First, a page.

My workflow with DigitalSilverImaging.com which is nothing new – I’m sure they have this on their site – but I’ll add a few details they might not get into.
THIS IS FOR LUSTRE PRINTS THROUGH ROES
The same workflow is used for black and white as well as color prints.
Make sure image files are at least 240 DPI. 300 DPI is better.
They should ALL HAVE THE ADOBE COLOR 1998 PROFILE ATTACHED and all be in ADOBE RGB (yes, especially the black and white images).
Epson printers use all eight or nine cartridges to make a very rich b&w image. Do not send up greyscale images.
Sharpening is one of the tricky things with all uploads. The trick is that you want to always upload the exact size for the print, and have them sharpened for that size.
I have a different size file for each sized print. When I am printing an 8 x 12 inch print, I upload an 8 x 12 300 DPI file that has been sharpened as the last step. In other words, you don’t want to sharpen a giant file and then have it down sampled by the printer driver. You may cause artifacts and frankly – it just makes sense to give the exact file you want printed.
Here’s how I do the workflow. I have a large 16 bit file in Adobe Color 98 as a tiff or a Photoshop file. When someone orders a print, if I don’t have it in the correct size as a jpg, I change the size of the original TIFF FILE (without saving it), change it to 8 BIT without saving it, and then sharpen the file if necessary, and then save it as a HIGH LEVEL JPG AT THE NEW SIZE.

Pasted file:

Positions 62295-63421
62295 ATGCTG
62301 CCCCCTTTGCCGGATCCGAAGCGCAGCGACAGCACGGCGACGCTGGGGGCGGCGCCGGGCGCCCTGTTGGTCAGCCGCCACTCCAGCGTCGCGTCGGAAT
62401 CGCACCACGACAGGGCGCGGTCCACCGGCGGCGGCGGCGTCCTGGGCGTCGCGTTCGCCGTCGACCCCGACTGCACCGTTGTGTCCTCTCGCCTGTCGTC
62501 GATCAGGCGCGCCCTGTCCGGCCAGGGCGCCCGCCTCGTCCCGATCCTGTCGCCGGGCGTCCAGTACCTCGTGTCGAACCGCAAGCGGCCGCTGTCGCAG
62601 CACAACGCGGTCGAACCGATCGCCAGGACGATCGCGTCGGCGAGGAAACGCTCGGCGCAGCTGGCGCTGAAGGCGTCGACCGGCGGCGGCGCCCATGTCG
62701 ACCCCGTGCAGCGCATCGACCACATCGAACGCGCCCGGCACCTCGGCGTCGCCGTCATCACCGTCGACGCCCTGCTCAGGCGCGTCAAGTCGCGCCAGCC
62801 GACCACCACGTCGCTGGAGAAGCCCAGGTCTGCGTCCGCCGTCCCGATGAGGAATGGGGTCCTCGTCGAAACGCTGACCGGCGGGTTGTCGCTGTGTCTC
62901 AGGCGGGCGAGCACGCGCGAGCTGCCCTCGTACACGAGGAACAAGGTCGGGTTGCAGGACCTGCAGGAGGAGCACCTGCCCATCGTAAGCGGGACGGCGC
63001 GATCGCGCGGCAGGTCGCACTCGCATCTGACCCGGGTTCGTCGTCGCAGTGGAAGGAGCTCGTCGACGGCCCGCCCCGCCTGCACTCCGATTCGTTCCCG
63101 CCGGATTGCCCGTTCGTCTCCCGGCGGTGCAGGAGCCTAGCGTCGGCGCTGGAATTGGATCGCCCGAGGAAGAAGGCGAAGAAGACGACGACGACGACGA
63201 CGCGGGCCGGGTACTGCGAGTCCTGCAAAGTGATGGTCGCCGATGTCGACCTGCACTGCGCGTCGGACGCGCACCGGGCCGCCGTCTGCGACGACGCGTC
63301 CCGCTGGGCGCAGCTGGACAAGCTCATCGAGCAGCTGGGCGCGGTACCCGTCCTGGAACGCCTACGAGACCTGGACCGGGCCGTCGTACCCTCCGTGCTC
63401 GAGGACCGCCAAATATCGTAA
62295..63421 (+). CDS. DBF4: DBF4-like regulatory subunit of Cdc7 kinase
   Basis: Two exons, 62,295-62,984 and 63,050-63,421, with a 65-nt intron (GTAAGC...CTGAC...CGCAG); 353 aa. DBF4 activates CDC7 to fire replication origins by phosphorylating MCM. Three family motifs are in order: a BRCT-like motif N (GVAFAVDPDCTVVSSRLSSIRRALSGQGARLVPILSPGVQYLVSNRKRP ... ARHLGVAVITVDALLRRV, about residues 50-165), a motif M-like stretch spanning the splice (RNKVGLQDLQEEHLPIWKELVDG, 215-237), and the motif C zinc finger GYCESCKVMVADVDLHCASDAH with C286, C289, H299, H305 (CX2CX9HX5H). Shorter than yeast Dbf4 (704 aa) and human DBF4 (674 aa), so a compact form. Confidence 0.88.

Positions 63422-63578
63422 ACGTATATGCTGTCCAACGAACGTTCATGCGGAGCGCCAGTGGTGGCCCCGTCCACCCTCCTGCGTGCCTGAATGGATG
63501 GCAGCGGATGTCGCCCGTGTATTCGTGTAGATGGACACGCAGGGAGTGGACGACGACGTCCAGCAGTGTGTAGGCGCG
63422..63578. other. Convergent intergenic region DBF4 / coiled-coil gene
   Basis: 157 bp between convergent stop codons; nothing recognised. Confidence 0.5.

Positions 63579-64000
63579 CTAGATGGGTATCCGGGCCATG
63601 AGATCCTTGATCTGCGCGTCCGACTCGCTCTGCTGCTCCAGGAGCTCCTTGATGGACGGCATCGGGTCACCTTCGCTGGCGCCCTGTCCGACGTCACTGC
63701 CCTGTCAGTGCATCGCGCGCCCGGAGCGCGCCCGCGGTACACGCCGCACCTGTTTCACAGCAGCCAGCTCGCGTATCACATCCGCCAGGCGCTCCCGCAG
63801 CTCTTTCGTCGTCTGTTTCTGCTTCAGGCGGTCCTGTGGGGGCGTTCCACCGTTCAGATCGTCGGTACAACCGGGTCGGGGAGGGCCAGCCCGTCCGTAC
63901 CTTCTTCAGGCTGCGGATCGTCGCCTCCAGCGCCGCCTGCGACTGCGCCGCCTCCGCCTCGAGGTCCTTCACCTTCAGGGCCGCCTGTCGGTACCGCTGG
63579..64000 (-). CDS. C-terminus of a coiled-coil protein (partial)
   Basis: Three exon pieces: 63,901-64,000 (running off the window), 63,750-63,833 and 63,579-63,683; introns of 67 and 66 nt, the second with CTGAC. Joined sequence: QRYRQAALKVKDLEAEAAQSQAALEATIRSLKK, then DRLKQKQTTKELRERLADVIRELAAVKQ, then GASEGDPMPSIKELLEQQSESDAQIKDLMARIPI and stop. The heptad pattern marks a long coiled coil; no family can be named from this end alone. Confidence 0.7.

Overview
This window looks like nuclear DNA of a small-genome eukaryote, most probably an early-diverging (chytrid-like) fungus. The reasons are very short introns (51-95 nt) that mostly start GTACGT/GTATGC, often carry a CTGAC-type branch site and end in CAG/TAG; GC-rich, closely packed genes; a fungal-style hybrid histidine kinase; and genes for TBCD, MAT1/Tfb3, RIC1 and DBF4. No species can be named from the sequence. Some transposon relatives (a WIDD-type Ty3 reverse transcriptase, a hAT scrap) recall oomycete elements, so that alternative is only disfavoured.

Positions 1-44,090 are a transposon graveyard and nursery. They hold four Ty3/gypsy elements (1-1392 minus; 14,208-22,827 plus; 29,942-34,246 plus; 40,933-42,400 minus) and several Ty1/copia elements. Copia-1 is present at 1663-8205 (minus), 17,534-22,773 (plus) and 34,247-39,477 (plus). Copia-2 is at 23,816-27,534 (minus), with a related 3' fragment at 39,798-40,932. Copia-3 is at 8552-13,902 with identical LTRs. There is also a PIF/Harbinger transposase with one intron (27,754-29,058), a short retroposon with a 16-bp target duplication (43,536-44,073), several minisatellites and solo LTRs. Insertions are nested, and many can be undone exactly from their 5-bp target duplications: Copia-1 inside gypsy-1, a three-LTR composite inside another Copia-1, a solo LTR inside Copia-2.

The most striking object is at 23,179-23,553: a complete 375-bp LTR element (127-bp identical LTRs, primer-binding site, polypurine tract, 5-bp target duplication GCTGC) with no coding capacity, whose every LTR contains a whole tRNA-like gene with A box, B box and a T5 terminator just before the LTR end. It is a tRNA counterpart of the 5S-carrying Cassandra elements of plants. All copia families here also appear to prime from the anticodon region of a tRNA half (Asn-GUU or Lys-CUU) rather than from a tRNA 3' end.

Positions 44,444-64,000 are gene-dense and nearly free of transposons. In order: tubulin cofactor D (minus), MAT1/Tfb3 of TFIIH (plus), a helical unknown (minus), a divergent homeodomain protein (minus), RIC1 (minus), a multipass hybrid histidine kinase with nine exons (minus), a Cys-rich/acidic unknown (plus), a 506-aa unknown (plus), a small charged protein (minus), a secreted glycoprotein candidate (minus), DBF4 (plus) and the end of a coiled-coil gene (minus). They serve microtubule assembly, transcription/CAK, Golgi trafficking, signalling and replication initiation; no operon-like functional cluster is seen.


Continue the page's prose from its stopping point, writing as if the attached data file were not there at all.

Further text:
That’s how I’d go from say a 16 x 24 TIFF to an 8 x 12 JPG.
I save them at level 12 JPGS and make sure they have the Adobe Color 98 profile attached. You can get by with saving them at level 10 if you have a slow upload – but I simply don’t take any chances.
As a general rule, for b&w, if you have NIK Silver Efex – it’s best to run the original TIF through that first.
For color, you’d use your normal workflow on the original color TIF.
I’ve used a lot of ROES UPLOAD systems, and the only thing I’ve noticed that’s different is whether the file should be in sRGB or Adobe RGB. Adobe RGB is a wider gamut – but basically you want to use whatever profile they recommend.
DSI (is currently using Ilford Smooth Pearl) for their Lustre choice. If you happen to be have an Epson that uses K3 inks at home – you can do a proof before you send up a new image. And ABSOLUTELY CRITICAL is that you use a monitor that’s been calibrated.
I think that’s about it. The prints I get back are exactly the same as prints that I do on my Epson 7800.
I have the prints from DSI sent to me so that I can sign them, approve them, and add Certificates of Authenticity for each print. It’s a good system. When you have things worked out – you can often re-use the DSI packaging. And they do a fantastic job packaging. Best I’ve run into yet.